New Delhi: A debate is raging on whether state governments can choose not to implement the amended Citizenship Act given their stiff opposition to some of its provisions.
The Constitution and the law are with the central government, which has taken a stand that states have no powers to deny implementation of a central law.
A central law, which is in the Union List and comes under the Seventh Schedule, is a complete prerogative of the government at the Centre. Thus, granting or taking away citizenship is in the exclusive domain of the central government, which acts through the Ministry of Home Affairs in this matter.
Article 256 of the Constitution defines the obligation of states and the Union government. It provides that the executive power of every state shall be so exercised as to ensure compliance with the laws made by Parliament and any existing laws which apply in that state. The provisions add that the executive power of the Union shall also extend to giving of such directions to a state as may appear to the Government of India to be necessary for that purpose.
Similarly, Article 257 holds that the executive power of every state shall be so exercised as not to impede or prejudice the exercise of the executive power of the Union, and that the executive power of the Union shall extend to the giving of such directions to a state as may appear to the Government of India to be necessary for that purpose.
Part XI of the Indian Constitution and relevant provisions therein cast a legal obligation upon the states not to defy the Centre.
But a closer look will demonstrate that citizenship is a central law that works with cooperation of the state governments at every step, right from making an application till conferment of the certificate of citizenship.
In terms of the procedure laid down under the existing Citizenship Rules, 2009, all applications for citizenship, along with the declaration and oath of allegiance, need to be submitted to the Collector, District Magistrate or Deputy Collector of the area concerned. These are state government officials. Even the online application forms ought to be printed and submitted in these offices.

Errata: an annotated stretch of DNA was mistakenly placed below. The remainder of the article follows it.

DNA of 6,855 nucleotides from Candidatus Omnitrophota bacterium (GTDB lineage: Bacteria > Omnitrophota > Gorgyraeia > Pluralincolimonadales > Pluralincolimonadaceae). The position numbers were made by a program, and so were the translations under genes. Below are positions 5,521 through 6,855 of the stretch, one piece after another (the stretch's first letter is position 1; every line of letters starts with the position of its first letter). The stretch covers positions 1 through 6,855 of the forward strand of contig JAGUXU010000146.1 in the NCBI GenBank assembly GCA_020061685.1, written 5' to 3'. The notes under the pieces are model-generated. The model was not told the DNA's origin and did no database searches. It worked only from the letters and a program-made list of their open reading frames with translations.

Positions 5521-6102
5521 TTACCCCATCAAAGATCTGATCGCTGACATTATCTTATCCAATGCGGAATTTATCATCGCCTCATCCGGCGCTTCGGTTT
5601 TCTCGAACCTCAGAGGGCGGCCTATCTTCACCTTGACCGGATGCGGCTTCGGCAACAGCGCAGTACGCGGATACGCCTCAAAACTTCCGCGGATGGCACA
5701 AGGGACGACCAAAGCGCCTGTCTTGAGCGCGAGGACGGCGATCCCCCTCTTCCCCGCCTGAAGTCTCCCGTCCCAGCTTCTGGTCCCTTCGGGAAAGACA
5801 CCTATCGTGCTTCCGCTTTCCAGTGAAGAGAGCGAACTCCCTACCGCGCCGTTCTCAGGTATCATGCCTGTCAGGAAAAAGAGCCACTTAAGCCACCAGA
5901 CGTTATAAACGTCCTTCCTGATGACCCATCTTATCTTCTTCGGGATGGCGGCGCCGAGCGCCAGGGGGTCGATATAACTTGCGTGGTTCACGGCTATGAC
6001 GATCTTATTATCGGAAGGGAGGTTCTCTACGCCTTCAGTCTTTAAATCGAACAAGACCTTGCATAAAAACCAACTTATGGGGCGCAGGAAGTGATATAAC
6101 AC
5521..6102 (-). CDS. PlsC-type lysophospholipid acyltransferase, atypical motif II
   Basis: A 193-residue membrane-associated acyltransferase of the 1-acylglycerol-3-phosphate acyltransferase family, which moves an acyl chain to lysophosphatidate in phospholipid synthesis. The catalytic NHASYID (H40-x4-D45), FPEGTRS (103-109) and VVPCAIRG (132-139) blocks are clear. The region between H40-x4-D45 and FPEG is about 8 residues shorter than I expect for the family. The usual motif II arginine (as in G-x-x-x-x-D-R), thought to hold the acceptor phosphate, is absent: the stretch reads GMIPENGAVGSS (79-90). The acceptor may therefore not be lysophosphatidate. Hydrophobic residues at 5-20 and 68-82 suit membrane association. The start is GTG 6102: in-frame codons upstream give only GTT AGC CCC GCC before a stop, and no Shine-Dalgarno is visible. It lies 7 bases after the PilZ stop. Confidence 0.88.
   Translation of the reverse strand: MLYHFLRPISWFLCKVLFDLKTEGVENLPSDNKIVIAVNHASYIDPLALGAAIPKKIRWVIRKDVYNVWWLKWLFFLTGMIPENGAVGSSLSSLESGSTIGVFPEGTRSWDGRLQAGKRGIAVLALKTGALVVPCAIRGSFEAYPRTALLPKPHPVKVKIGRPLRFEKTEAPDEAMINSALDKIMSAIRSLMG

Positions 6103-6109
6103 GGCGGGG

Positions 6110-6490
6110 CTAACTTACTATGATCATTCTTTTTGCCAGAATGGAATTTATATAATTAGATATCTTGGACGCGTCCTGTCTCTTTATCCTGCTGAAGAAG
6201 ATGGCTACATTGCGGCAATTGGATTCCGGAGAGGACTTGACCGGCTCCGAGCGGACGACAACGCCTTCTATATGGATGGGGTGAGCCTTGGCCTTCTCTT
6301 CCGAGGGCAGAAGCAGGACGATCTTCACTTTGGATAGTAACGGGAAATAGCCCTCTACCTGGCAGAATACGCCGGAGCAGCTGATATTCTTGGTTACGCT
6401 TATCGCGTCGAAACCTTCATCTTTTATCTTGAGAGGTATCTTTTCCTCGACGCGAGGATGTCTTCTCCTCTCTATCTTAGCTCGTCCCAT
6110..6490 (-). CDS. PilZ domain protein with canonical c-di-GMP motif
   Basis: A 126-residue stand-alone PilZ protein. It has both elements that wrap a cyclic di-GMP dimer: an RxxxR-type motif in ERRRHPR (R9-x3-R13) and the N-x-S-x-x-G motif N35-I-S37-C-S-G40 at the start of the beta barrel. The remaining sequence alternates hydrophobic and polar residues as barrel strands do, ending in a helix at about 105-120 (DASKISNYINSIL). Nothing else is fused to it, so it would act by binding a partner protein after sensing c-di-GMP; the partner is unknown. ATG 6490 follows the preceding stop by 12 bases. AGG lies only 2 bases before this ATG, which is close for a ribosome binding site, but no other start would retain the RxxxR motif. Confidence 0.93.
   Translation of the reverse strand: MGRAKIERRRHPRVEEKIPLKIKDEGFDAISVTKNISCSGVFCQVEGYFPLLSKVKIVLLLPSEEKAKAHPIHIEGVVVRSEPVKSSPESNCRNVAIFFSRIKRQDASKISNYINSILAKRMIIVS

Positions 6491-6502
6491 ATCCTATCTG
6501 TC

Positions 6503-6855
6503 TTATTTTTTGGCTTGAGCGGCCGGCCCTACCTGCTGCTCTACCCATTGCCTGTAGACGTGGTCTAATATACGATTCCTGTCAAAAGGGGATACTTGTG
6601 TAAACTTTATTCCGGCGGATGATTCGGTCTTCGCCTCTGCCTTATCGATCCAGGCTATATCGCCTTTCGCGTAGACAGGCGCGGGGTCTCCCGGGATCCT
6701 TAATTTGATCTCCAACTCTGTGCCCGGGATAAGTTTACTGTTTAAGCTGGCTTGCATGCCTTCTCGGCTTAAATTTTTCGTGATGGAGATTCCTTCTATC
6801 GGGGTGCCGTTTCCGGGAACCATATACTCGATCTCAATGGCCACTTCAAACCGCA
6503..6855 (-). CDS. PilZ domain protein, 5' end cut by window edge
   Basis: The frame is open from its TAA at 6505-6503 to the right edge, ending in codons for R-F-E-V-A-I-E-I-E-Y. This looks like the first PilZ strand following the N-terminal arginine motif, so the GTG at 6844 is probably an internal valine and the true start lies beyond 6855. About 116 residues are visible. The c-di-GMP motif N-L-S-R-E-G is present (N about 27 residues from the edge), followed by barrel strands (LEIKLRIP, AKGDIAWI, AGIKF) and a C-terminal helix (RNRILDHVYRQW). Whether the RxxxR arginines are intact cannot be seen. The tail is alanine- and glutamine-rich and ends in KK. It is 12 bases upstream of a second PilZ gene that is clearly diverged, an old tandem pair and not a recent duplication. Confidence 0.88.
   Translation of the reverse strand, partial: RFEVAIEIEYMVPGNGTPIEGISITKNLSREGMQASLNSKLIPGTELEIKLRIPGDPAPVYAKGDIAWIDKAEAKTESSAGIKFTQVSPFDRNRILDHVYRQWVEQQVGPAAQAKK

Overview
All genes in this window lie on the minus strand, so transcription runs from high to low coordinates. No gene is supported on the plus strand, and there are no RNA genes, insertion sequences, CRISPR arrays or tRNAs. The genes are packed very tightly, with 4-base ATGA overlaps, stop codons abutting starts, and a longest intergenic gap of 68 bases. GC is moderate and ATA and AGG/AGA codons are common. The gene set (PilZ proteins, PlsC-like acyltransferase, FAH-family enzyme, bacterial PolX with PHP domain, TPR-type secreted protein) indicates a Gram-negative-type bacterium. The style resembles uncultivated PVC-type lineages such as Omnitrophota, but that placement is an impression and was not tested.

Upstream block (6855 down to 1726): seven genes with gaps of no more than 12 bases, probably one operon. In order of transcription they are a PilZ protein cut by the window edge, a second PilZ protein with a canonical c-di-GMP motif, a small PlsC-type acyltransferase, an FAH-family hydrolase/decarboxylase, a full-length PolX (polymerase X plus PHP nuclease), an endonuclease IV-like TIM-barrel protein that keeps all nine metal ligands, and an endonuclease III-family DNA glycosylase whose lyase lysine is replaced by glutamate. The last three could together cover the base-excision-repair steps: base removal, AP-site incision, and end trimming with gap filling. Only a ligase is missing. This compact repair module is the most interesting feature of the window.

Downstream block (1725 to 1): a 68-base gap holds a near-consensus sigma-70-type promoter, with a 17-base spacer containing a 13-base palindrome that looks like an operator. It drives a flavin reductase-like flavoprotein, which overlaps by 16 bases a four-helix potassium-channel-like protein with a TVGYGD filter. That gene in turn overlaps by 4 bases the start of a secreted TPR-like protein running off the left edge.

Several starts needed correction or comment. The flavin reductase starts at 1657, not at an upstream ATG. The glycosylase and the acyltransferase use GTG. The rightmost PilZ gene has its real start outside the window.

Thereafter, these applications are forwarded to the Ministry of Home Affairs (MHA) by the offices under the state governments.
After acceptance of the application for the grant of Indian citizenship by the central government, the applicant is required to furnish through the state government other requisite documents, including the certificate of renunciation of his/her foreign citizenship issued by the mission of the concerned country.
Finally, citizenship certificates are yet again sent to the state government, which after completing all the formalities prescribed in Indian Citizenship Rules, 2009, issues the same to the applicant. Necessary police verifications are also done at the end of the local police stations.
In light of this, cooperation of the administrations and the law enforcement machineries in states looks indispensable in the current regime.
Drawing a parallel with the Passport Act might help. It is the Ministry of External Affairs that is the nodal body and exclusively authorised to give passports. But when an application is made, role of state administration and local police is inevitable in the present scheme of things.
It has been the concept of cooperative federalism that drives and makes enforceable many such central laws within the territory of a state.
States must exercise their executive power in compliance with the laws made by the central government and must not impede on the executive power of the Union.
At the same time, the central government must promote cooperative, coordinate, constructive and multi-dimensional Centre-State relations, given the democratic system of governance at the national, state and local levels and the pluralities of its culture in terms of ethnic, linguistic, religious and other diversities which cut through the states.
Governors are appointed by the central government to oversee the states.
Under Article 356 of the Constitution, a Governor can recommend President's Rule in a state on issues of national security or breakdown of constitutional machinery. The reasons may include the issue of disregard to implement a parliamentary enactment.
However, this power is not unbridled and must pass the muster of constitutionality before a high court or the Supreme Court. In a body of judgments, the top court has ruled that the power under Article 356 cannot be exercised in a malicious manner and that recommendations by the Governors must be on sound principles.
Shortly, the central government will need to frame rules under the amended Citizenship Act, putting in place a mechanism for implementation of the law. The participation and involvement of state administration appears unavoidable and necessary.
With all the contentions, resistance and apprehensions around the implementation of the new law, both Centre and state governments must act in tandem with the idea of constructive and cooperative federalism to ward off further tensions.
It will require a great deal of commitment and accommodation from both sides to ensure institutional bodies under state governments help the Centre in implementing the new Citizenship Act.